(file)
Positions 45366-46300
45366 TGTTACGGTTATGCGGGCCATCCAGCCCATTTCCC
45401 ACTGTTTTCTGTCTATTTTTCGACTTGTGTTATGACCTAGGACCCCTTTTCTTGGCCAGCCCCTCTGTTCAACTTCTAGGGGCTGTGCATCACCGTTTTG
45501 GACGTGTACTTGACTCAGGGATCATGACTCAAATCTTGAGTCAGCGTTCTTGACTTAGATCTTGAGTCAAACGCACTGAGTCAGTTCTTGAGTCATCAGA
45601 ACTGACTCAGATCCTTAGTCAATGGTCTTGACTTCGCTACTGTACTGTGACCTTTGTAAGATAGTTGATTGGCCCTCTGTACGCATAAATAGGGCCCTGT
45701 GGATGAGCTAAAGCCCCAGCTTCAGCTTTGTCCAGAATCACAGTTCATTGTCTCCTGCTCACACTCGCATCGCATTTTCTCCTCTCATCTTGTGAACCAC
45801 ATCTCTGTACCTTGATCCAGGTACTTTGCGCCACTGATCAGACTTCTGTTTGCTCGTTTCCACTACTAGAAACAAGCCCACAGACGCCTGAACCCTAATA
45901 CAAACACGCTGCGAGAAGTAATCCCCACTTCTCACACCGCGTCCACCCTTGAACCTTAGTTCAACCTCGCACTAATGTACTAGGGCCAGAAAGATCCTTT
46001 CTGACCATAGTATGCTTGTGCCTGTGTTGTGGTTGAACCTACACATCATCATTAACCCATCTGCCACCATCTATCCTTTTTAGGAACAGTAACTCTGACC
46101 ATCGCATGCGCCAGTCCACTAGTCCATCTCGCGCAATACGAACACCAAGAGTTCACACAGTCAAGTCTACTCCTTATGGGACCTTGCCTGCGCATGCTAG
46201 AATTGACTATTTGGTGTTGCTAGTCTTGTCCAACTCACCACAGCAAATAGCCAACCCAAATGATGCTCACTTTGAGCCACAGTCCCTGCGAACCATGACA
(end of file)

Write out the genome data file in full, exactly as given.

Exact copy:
Positions 45366-46300
45366 TGTTACGGTTATGCGGGCCATCCAGCCCATTTCCC
45401 ACTGTTTTCTGTCTATTTTTCGACTTGTGTTATGACCTAGGACCCCTTTTCTTGGCCAGCCCCTCTGTTCAACTTCTAGGGGCTGTGCATCACCGTTTTG
45501 GACGTGTACTTGACTCAGGGATCATGACTCAAATCTTGAGTCAGCGTTCTTGACTTAGATCTTGAGTCAAACGCACTGAGTCAGTTCTTGAGTCATCAGA
45601 ACTGACTCAGATCCTTAGTCAATGGTCTTGACTTCGCTACTGTACTGTGACCTTTGTAAGATAGTTGATTGGCCCTCTGTACGCATAAATAGGGCCCTGT
45701 GGATGAGCTAAAGCCCCAGCTTCAGCTTTGTCCAGAATCACAGTTCATTGTCTCCTGCTCACACTCGCATCGCATTTTCTCCTCTCATCTTGTGAACCAC
45801 ATCTCTGTACCTTGATCCAGGTACTTTGCGCCACTGATCAGACTTCTGTTTGCTCGTTTCCACTACTAGAAACAAGCCCACAGACGCCTGAACCCTAATA
45901 CAAACACGCTGCGAGAAGTAATCCCCACTTCTCACACCGCGTCCACCCTTGAACCTTAGTTCAACCTCGCACTAATGTACTAGGGCCAGAAAGATCCTTT
46001 CTGACCATAGTATGCTTGTGCCTGTGTTGTGGTTGAACCTACACATCATCATTAACCCATCTGCCACCATCTATCCTTTTTAGGAACAGTAACTCTGACC
46101 ATCGCATGCGCCAGTCCACTAGTCCATCTCGCGCAATACGAACACCAAGAGTTCACACAGTCAAGTCTACTCCTTATGGGACCTTGCCTGCGCATGCTAG
46201 AATTGACTATTTGGTGTTGCTAGTCTTGTCCAACTCACCACAGCAAATAGCCAACCCAAATGATGCTCACTTTGAGCCACAGTCCCTGCGAACCATGACA